In other words, the Obama energy policy is the stuff of smoke and mirrors, Eland argues. Perhaps the greatest deceptionsself-deceptions, that isare that oil is a strategic commodity that warrants U.S. intervention in the Persian Gulf and that it is imperative for the United States to move toward energy independencemyths that Eland refutes in his latest book, No War for Oil: U.S. Dependency and the Middle East. Contrary to popular belief, the United States doesnt currently import that much of its oil from the Persian Gulf and will likely import less in the future as production in the United States and Western Hemisphere rises, Eland continues. Therefore, given these facts, the American taxpayer and consumer should wonder why the U.S. spends inordinate sums on military forces to defend Persian Gulf oil and constantly meddles in the affairs of Middle Eastern countries.
No War for Oil: U.S. Dependency and the Middle East, by Ivan Eland
Ivan Eland has produced a devastating indictment of the oil rationale for the intrusive, counterproductive U.S. military presence in the Middle East. No War for Oil should help debunk the most prominent justification for that misguided policy. Ted Galen Carpenter, Cato Institute
Anyone who has watched CSI and similar television crime shows is aware that forensic science has made great strides since the days of LAPD Sergeant Joe Friday on Dragnet. And yet, the science is only as good as the practitioner, as a 2009 report from the National Academy of Science revealed. Case in point: digital forensicsthe investigation of evidence left on computer hard drives, cell phones, and the likeis still an emerging discipline that many forensic analysts have yet to master. In fact, inexperienced forensic experts run the risk of creating false convictions that send innocent people to jail, as Independent Institute Research Fellow Roger Koppl and digital forensics consultant Monique M. Ferraro explain in a new op-ed.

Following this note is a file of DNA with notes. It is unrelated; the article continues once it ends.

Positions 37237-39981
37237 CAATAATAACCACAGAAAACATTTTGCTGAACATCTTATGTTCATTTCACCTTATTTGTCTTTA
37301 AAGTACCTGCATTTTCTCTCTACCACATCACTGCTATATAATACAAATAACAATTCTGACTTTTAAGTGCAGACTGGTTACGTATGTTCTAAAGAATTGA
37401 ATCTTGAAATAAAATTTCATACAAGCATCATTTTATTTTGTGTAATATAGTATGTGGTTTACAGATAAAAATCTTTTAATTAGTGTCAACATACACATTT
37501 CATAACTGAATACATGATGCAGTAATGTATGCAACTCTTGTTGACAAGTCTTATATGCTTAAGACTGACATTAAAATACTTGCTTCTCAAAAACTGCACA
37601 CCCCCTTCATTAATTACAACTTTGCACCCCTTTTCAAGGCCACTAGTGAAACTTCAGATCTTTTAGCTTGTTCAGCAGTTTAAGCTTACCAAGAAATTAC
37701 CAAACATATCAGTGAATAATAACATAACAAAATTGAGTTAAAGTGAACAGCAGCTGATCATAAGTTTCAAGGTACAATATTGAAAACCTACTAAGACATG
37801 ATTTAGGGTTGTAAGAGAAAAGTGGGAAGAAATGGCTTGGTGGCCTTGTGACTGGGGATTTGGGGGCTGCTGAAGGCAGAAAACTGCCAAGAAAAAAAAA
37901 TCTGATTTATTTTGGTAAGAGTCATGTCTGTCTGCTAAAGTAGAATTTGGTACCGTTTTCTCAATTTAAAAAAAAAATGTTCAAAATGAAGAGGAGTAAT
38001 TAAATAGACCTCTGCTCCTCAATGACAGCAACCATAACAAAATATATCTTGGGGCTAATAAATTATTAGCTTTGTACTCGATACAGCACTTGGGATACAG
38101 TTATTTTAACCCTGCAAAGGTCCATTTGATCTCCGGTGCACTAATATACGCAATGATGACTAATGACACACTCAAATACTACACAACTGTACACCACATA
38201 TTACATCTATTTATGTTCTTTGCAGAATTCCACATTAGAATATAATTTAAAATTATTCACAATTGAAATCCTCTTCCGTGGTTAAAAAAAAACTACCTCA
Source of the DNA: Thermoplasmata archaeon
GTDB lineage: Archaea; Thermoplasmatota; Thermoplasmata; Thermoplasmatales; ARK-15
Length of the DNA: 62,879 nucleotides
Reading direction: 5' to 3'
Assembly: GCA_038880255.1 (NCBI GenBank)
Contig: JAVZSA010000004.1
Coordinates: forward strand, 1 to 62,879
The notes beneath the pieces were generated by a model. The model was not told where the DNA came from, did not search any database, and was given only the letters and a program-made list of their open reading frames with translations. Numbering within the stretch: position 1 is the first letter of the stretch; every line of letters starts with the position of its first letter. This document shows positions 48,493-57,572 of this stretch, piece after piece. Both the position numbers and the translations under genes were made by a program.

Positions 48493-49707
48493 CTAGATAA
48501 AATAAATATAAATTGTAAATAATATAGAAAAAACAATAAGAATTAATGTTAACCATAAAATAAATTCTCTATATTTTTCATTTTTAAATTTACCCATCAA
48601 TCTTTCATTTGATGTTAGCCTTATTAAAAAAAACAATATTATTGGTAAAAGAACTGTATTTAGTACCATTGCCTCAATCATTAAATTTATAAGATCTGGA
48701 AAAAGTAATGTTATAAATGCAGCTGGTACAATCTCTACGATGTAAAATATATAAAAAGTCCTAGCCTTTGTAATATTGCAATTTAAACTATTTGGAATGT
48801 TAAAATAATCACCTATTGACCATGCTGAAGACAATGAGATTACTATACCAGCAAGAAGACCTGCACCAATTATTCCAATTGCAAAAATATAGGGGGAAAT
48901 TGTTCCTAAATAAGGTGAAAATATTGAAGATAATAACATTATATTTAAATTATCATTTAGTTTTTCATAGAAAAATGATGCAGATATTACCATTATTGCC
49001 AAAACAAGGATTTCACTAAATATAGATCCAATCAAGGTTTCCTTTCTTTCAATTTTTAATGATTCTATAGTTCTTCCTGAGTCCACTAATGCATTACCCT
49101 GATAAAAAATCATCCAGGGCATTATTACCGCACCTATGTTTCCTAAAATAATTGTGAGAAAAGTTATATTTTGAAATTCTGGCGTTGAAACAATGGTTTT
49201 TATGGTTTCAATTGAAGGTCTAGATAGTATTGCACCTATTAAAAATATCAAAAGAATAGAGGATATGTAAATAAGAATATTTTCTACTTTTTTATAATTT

For example, a police officer with limited digital forensic training mistakenly claimed that a defendant downloaded and deleted files on the basis of the officer having found data in unallocated space on the defendants computer, even though other explanations for the data were possible. Another example: forensic examiners have concluded that files have been intentionally downloaded on defendants computers even though it is impossible to reach that conclusion without a videotape showing the defendant downloading a file.
We need higher standards and more professionalism in digital forensics, Koppl and Ferraro write. And we need to give digital forensics the sort of close scrutiny that all other forensic science disciplines have been getting in recent years.
Digital Devices and Miscarriages of Justice, by Roger Koppl and Monique M. Ferraro (The Daily Caller, 6/15/12)
Steps to Take to Resolve Crime Lab Problems, by E. James Cowan and Roger Koppl (The National Law Journal, 5/21/12)
The Pursuit of Justice: The Law and Economics of Legal Institutions, edited by Edward J. Lopez
Today is the Prime Time for Liberty! Please join the Independent Institute as we continue our highly successful communication campaign to promote the ideas of liberty across the world. In just the past year, we have seen our social-networking presence grow exponentially, reaching 5.4 million people through social media each monthan increase of 2,035 percent from a year ago! In addition, we are promoting the message of liberty to a new generation through our Challenge of Liberty Summer Seminars, with the high school seminar underway this week and the college seminar coming up in August.
Thanks to the support of our generous donors, the Independent Institute is reaching more people than ever before! As we ramp up our Prime Time for Liberty campaign, please help us spread our message by supporting projects such as the Independent Institutes new book, Priceless: Curing the Healthcare Crisis, by John C. Goodman.
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From The Beacon:
Obamacare Cronyism Makes Bad Medicine
Mary Theroux (6/18/12)
Groundbreaking New Book: Priceless: Curing the Healthcare Crisis, by John Goodman
David Theroux (6/18/12)
Segway Police: Unsafe at Any Speed?
Edward Lopez (6/15/12)
Social Science 101: Three Ways to Relate to Other People
Robert Higgs (6/13/12)
Is There a Trade-Off Between Economic Growth and Equality?
Randall Holcombe (6/12/12)
From MyGovCost News & Blog:
Crushing Growth with Debt
Craig Eyermann (6/18/12)
How to Save Money on Medicare
Craig Eyermann (6/16/12)
Doing Austerity Right
Craig Eyermann (6/12/12)
You can find the Independent Institutes Spanish-language blog here.